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Open Roads Forum  >  Class A Motorhomes  >  General Topics

 > Solar panels. Looking to buy several.

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RustyMacIntosh

Fresno, Cal

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Posted: 11/30/19 06:03am Link  |  Quote  |  Print  |  Notify Moderator

Since frequently we are out in the boonies with either the coach or the travel trailer, rather than to run the generator to recharge the house batteries, I've seen folks with solar panels.

So....what is the skinny on the unwashed purchasing several panels.

Yesterday I saw 100w panels at Harbor Freight. I've seen German panels being sold on Ebay and Amazon.

Are panels plug and play? Do we just prop the panel up towards Mr. Sun, run a power line to the batteries?

Is there more to it than this?

In regards to a purchase of panels, surely there must be panels that are good, bad and ugly. Which panel would be the best purchase for the $$$?

jplante4

Cape Cod

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Posted: 11/30/19 07:31am Link  |  Quote  |  Print  |  Notify Moderator

You'll want to feed the batteries through a controller to keep the voltage withing acceptable limits for charging batteries. Unregulated solar panels will over charge the batteries and possibly fry your fridge circuit board.

If you get a portable kit, they usually come with a controller and all the cables needed to connect to the batteries. GoPower has several sizes to choose from, but they are a little pricey. However, if you're not going to mount the panels on the roof, this may be your best option.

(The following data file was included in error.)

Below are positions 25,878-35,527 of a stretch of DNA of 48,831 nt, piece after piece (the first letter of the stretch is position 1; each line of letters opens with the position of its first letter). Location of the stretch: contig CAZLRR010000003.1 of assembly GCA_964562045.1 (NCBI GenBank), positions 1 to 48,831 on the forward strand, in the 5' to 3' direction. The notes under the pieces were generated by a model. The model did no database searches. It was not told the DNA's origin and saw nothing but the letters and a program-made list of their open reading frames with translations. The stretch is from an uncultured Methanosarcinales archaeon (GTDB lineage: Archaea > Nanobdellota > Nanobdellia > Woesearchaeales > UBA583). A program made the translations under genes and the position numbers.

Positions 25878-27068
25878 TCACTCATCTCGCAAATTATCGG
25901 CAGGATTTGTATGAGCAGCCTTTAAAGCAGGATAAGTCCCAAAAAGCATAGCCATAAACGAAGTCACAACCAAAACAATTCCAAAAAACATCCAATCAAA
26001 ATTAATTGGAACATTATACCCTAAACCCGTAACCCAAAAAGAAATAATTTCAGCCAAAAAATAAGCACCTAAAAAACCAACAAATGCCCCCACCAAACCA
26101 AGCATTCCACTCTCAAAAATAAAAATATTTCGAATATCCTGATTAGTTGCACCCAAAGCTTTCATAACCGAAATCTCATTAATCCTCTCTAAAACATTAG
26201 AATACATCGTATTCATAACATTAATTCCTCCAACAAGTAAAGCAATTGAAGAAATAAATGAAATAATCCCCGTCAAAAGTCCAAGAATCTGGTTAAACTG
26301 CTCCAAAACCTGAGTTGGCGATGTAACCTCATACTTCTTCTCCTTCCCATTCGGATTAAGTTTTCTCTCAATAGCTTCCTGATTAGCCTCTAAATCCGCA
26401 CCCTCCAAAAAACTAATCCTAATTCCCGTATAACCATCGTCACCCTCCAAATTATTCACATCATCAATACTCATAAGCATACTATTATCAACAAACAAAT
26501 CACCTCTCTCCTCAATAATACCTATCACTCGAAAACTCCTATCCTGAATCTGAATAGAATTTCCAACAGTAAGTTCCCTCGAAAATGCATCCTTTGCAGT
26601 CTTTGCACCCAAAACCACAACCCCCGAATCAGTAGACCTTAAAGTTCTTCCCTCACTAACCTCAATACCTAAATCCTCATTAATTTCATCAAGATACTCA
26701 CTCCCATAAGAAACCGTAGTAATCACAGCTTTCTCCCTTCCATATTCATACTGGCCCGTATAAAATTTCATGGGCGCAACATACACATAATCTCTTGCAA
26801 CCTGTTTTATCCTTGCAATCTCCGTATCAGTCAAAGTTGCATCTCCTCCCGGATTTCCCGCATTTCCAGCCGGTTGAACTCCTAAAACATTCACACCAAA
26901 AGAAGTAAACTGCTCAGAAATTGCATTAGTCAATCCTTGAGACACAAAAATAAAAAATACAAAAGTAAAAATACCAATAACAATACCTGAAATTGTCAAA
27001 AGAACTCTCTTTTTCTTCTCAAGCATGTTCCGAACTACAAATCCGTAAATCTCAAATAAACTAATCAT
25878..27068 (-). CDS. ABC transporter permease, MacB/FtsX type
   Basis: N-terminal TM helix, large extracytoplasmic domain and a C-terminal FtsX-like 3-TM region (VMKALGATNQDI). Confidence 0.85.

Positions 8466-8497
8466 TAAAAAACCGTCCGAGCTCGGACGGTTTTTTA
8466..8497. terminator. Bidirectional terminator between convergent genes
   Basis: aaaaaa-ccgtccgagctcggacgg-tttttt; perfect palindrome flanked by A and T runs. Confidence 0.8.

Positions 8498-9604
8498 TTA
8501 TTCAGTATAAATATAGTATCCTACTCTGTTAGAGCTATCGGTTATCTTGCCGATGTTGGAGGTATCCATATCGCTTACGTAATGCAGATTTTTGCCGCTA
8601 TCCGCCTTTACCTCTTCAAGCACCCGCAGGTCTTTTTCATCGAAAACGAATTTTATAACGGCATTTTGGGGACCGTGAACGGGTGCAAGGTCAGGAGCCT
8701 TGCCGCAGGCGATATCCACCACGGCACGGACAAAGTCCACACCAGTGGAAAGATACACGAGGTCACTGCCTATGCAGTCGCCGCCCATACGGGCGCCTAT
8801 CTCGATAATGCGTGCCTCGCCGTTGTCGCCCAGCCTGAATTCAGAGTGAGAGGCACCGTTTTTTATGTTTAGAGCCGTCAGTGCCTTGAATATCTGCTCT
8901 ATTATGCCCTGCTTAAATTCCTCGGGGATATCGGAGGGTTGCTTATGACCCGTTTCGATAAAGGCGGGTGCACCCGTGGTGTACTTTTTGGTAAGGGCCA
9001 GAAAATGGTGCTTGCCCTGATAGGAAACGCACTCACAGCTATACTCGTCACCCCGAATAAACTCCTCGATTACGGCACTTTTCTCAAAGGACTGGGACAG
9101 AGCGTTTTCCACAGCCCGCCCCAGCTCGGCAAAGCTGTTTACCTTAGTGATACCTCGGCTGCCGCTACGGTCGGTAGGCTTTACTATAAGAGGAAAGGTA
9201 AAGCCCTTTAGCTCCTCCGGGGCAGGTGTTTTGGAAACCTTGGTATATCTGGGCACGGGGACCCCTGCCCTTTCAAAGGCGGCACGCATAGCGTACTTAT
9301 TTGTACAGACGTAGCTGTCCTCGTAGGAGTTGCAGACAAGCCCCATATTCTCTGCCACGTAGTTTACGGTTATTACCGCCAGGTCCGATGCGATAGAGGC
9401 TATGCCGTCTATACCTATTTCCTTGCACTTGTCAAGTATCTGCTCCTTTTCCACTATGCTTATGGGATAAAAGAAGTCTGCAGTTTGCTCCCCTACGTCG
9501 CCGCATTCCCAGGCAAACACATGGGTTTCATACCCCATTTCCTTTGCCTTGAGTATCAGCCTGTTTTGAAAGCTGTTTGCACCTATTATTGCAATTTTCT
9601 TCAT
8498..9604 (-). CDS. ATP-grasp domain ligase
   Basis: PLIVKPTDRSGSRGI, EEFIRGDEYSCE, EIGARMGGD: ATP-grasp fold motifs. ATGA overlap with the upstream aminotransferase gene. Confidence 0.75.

More important than how much solar is how much battery. If you have 2 group 24 12v RV/marine "deep cycle" batteries, all the solar in the world won't get you through the night with the furnace running.

The general rule of thumb is 100 watts of solar for every 100 amp hours of battery. Mounting the panels on the roof and running wires to the controller and then to the batteries is a medium skill task. Panel brackets are screwed into the roof and require proper sealing.

I'd stay away from the cheap panels. Substandard wiring and construction makes them prone to catching fire.


Jerry & Jeanne
1996 Safari Sahara 3530 - 'White Tiger'
CAT 3126/Allison 6 speed/Magnum Chassis
2014 Equinox AWD / Blue Ox


Lwiddis

Los Angeles area :(

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Posted: 11/30/19 07:55am Link  |  Quote  |  Print  |  Notify Moderator

Your questions can be answered best with some reading. Try WindyNation’s website. Yes, a sufficient solar system eliminates need for a generator most days when AC isn’t needed.

A balanced solar system requires the right combination of panels, wire, controller and batteries. If one is “wrong” the system won’t work well.


Winnebago 2101DS TT & 2020 Chevy Silverado 1500 LTZ Z71, 300 watts solar-parallel & MPPT, Trojan T-125s. TALL pole for flags. Prefer USFS, COE, BLM, NPS, TVA, USF&WS, state & county camps. Bicyclist! 14 year Army vet - 11B40 then 11A - (MOS 1542 & 1560)


naturist

Lynchburg, VA

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Posted: 11/30/19 08:41am Link  |  Quote  |  Print  |  Notify Moderator

There is indeed a lot more to it than meets the eye. When I started looking into it,I came upon a book that led me to a web site that has been a fabulous resource. Surf over to mobile-solarpower.com and find the answers. The author thereof is very good at explaining things so that even us dummies can understand and even has designed several sizes of systems with suggested parts and places to buy them. What’s more, he updates them frequently to account for varying market and state of the art conditions.